Tomorrow I will know the fate of "Peak of the Ocean." Tomorrow, tomorrow. Today, no. There is no use checking and re-checking my email, no point in loading and reloading the newsgroup, because today I will not know. No. But this knowledge does not stop me.
Despite the (I hope) goodness of this story, I realize my chances of acceptance for this anthology are very slim. And yet ... yet. It's always the "yet", isn't it? The howevers and maybes and perhapses that keep us going.
So I am waiting, and attempting to fill my time constructively. Yesterday I started what seems to be a real draft of "Doors"--no, wait, call it by its real (and more confusing) title, "Ohntai"--and should continue on that. I finished The Castle of Llyr
and continued Uncle Tungsten: Memories of a Chemical Boyhood
, and eyed Anna Karenina
with a weary kind of interest. (It's not that I dislike the book, realize, just that I've been unable to concentrate on it for more than a few hours a week, and it's too heavy to bring with me regularly on the bus or the subway, and so it sits there, an 800-page presence at the back of my mind and a weight on my box of a bedside table.) I have filled my neti pot with water and salt and am waiting for it to cool; I realized that I haven't been able to breathe well for some time and would like to remedy that. I ponder making a banana drink, and ponder eating some snacks, and wonder what I did to my back to make my spine feel so bruised.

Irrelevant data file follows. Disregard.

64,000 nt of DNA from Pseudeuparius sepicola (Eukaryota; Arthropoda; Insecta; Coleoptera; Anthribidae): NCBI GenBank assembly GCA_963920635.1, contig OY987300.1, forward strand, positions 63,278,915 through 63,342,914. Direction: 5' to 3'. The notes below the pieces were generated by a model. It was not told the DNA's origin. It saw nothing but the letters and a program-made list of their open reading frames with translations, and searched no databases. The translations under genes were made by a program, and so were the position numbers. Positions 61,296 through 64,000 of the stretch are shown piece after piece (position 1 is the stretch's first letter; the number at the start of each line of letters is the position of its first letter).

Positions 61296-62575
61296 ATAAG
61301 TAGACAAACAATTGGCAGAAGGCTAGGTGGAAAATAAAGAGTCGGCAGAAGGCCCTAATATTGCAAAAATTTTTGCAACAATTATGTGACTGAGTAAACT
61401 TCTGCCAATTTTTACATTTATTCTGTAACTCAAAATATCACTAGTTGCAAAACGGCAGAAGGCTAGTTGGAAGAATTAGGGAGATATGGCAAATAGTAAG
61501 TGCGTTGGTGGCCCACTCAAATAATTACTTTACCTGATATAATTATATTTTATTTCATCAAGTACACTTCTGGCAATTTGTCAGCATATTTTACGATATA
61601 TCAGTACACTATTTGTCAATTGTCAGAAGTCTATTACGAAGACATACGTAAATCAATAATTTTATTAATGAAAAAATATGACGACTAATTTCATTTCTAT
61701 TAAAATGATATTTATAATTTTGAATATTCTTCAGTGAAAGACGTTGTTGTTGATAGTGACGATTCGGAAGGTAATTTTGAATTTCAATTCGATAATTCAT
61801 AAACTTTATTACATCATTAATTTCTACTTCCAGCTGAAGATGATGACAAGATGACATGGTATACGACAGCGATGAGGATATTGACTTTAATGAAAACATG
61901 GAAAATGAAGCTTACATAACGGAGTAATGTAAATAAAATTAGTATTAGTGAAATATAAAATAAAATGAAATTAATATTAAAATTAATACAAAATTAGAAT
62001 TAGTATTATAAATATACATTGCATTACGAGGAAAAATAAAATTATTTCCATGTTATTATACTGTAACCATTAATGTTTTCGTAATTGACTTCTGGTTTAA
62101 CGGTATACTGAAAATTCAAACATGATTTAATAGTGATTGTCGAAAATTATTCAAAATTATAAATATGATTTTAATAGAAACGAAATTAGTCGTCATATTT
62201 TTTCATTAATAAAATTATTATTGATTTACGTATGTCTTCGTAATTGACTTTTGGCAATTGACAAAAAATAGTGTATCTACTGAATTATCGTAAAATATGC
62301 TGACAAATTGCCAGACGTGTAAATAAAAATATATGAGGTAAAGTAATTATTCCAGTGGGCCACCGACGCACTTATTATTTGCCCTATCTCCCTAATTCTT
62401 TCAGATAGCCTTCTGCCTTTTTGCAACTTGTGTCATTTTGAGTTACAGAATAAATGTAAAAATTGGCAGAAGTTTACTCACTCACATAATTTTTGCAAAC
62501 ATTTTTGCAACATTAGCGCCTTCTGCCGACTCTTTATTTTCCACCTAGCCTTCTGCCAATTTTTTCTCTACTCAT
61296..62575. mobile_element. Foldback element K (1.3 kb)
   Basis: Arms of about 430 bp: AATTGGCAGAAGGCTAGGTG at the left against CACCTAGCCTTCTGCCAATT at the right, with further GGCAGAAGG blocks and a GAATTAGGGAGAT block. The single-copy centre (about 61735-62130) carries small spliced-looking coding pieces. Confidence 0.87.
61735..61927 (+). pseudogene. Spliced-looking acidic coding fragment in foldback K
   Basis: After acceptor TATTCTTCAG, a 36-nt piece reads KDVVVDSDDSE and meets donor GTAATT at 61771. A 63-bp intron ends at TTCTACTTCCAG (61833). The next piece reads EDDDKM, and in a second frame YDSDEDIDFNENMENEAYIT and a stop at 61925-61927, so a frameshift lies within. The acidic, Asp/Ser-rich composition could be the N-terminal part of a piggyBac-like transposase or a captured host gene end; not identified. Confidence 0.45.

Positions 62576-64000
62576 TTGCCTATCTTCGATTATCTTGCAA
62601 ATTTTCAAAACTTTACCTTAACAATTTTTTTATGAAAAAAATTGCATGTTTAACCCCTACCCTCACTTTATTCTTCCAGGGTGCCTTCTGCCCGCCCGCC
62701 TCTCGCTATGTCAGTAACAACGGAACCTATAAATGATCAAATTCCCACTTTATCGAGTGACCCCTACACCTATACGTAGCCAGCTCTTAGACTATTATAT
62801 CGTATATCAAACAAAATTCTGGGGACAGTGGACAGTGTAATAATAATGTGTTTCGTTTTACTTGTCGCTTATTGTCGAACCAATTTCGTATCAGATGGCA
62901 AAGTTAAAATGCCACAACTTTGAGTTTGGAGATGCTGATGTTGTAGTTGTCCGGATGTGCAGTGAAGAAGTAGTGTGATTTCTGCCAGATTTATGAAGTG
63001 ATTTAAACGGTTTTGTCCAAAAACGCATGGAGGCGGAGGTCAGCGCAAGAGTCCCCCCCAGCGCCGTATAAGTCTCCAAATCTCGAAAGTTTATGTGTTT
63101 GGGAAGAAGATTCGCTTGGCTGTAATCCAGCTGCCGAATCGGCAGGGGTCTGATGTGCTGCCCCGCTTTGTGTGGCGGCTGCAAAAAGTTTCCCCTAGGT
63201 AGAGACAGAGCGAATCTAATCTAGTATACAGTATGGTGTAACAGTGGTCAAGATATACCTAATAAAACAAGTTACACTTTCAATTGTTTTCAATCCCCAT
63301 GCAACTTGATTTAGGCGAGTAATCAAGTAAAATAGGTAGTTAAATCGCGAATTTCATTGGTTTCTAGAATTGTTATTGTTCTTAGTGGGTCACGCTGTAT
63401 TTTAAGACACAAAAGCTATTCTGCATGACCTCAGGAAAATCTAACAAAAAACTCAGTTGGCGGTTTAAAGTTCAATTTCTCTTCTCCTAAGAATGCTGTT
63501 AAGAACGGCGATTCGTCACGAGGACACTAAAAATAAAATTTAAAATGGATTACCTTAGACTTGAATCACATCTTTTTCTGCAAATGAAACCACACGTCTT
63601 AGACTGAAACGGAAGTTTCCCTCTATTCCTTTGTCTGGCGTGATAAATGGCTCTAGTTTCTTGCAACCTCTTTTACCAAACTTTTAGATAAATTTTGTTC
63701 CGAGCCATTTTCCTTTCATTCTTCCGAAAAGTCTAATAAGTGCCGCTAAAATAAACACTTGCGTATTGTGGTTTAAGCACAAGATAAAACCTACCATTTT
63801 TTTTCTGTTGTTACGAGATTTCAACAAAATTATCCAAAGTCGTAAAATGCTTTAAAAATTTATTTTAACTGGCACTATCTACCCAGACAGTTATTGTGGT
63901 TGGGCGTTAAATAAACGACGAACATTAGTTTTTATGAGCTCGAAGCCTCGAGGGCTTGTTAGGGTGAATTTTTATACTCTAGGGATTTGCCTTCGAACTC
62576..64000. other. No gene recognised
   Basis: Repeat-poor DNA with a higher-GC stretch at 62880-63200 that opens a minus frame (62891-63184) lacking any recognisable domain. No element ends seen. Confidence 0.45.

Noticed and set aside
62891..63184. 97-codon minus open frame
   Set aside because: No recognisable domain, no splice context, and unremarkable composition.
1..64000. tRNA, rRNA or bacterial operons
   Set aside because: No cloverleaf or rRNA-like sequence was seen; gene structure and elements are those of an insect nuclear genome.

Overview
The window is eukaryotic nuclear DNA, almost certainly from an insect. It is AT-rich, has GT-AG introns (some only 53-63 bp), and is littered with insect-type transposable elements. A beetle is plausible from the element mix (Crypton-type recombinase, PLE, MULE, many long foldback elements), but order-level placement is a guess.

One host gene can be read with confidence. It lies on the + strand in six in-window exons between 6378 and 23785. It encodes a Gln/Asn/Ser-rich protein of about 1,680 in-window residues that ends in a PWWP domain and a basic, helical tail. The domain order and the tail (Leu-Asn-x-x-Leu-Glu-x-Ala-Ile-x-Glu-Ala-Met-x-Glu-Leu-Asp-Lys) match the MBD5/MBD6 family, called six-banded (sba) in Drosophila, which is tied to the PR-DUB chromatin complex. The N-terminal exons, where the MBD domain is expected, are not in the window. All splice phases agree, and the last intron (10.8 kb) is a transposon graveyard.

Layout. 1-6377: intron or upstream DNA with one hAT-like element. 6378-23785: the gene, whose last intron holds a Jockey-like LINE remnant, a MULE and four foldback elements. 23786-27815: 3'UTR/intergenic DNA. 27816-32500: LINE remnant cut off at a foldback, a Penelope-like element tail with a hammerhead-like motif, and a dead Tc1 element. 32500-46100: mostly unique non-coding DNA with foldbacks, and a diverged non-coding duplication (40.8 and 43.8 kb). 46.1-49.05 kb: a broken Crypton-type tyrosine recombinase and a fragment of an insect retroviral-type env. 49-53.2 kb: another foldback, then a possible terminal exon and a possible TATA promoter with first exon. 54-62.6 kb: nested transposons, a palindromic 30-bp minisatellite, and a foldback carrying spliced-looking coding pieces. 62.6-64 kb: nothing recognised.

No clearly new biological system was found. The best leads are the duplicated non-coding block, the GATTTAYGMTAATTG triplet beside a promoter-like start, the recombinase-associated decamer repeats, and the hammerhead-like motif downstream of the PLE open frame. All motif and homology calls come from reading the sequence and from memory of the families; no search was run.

As lovely as it is to be guaranteed of such a quick turnaround time, it is somehow agonizing, too, as I have no time to forget about it. I've had a story at On Spec for something like eight or nine months, and remember it now only as one remembers their last birthday, an excitement that has become blurred around the edges.
And as I wait, and as I type, I am aware of this strange heaviness that has settled on me again. I fight it--I have been playing a mixture of Counting Crows and Belle & Sebastian ("Miami," "Sleep the Clock Around," "New Frontier," "Stars of Track and Field," start again)--but in the quiet it is so easy to just sit and drift within this grip. I am aware of the strange distance of my own words. It's something to do with darkness, and cold, and being alone. I think it's called November.